Saturday, 19 October 2013

Barekhmor!

If anyone has been to a Syriac Liturgy. They would instantly notice the constant use of the word Barekhmor(ܒܰܪܶܟܡܳܪܝ) this word comes from two different Syriac words. The first is Barekh (ܒܰܪܶܟ), which means bless. And the second is Mor (ܡܳܪܝ), which is a Syriac title, best translated as lordship or lord.

Basically Barekhmor means: Bless O lord. Mor is often used as a title for Bishops and Saints. For Example: Mor Charbel.

Barekhmor is used outside the Liturgy as a greeting to Priests. For example, if a believer is to see a Priest, he would say Barekhmor. The Priest would then respond by saying Moran Barekh(Our Lord Bless) or Alloho m'Barekh(God Bless). In the Syriac Catholic Church the greeting may have additional words added if the Priest is a Bishop or the Patriarch. If the Priest is a Bishop, the greeting becomes Barekhmor Abun m'aleo (Bless O lord-high-Father). If the priest is the Patriarch (or Pope), the greeting becomes Barekhmor Abun m'Tabthono (Bless O lord-blessed-father).

Barekhmor is mostly used in the Liturgy by the Deacon to instruct the Celebrant to bless. The Deacon often says it prior to instructing the congregation. For example:
Barekhmor! Stand with fear, stand with modesty, stand with purity, stand with holiness!
In the English-speaking diaspora of the West Syriac Rite (Maronite and Syriac Catholics) the term is sometimes downplayed. It is often translated as
  • "With your blessing"
  • "With your blessing, Father"
  • "Bless me Father"
The issue with the inaccurate translation of Barekhmor is possibly due to the word structure being awkward in English. Nevertheless, whatever the issue may be. I believe a solution is to not translate it at all.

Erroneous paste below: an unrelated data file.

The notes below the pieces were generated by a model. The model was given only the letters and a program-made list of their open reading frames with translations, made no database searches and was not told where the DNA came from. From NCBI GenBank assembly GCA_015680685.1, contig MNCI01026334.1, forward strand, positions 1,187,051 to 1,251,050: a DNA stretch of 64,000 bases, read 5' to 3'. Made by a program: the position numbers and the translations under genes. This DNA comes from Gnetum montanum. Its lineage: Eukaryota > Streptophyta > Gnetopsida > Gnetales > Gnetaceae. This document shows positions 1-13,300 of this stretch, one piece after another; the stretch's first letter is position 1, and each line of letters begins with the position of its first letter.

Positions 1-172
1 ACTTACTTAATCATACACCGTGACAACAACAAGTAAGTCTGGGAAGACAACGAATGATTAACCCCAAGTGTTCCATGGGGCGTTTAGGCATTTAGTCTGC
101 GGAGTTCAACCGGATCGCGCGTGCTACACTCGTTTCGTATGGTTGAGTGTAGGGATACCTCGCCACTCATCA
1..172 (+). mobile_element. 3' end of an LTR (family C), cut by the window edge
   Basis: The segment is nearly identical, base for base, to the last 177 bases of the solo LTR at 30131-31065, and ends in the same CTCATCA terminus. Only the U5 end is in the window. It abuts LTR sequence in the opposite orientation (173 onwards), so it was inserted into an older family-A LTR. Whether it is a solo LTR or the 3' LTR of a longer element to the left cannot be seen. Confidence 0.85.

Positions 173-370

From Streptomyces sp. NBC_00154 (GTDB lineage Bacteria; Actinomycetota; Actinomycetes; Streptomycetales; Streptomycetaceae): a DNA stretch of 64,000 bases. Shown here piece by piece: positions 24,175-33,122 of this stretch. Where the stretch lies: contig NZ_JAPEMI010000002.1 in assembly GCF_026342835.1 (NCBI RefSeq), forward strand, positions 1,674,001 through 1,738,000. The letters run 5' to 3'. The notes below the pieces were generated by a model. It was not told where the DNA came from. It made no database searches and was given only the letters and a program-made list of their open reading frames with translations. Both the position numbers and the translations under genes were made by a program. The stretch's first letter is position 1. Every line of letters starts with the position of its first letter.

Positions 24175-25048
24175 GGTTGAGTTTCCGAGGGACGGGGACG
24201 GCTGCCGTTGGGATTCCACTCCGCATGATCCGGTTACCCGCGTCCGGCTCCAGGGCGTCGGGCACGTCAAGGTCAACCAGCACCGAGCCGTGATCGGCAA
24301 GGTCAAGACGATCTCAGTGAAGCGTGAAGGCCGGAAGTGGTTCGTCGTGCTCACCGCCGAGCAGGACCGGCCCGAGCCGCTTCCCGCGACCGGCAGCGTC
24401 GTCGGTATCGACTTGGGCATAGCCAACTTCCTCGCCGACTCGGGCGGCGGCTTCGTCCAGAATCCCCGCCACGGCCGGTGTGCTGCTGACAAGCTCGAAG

Priests do this in Arabic. For example, when a Bishop is present, Priests would often say Barekhmor then continue to read the prayer in Arabic. I do not see the problem with doing the same in English. In addition to this it is already done in a few parishes here and there. An example in English would be:
A reading from the Apostle Paul to the Corinthians. Barekhmor!
Another reason why I advocate the use of the untranslated Barekhmor is because it is a word that is used like Kyrie Eleison or the Trisagion. It is simple, repeated and not difficult to understand. While at the same time maintains our Syriac Identity.

Through the prayers of the Birth-Giver of God Maryam and Mor Ephrem. God Bless you.

3 comments:

  1. Barekmor! We Syro-Malankara keep the Syriac, even in the English translation. As far as I am aware, our Syriac Orthodox and Malankara Orthodox do as well.

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  2. Like "Barack" (barek) Obama. Although "Barack" is more of a curse than anything else.

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  3. "Barekhmor is mostly used in the Liturgy by the Deacon to instruct the Celebrant to bless. The Deacon often says it prior to instructing the congregation. ... In the English-speaking diaspora of the West Syriac Rite (Maronite and Syriac Catholics) the term is sometimes downplayed. ..."

    I agree that the solution to any confusion is to retain the expression in Syriac, but at the same time, we have to realize it's quite clear that "Barekhmor" (when used by the deacon), is simply term of respect, asking for the priest's (or hierarch's) permission to speak.

    In the case of concelebration in the absence of a hierarch, a priest will say "barekhmor" to the principal celebrant when asked to take a prayer aloud. Here, he's not exactly asking for "permission" to speak, but is giving respect to the principal celebrant. Another example is again in the case of concelbration in the absence of a hierarch, where the plural "barekhmorai" is used by the principle celebrant at certain times. In saying this, he is giving due respect to his fellow priests, not asking their "permission" to continue, but simply acknowledging their status. But of course the nuance is lost in translation, so all the more reason to retain "Barekhmor" untranslated.

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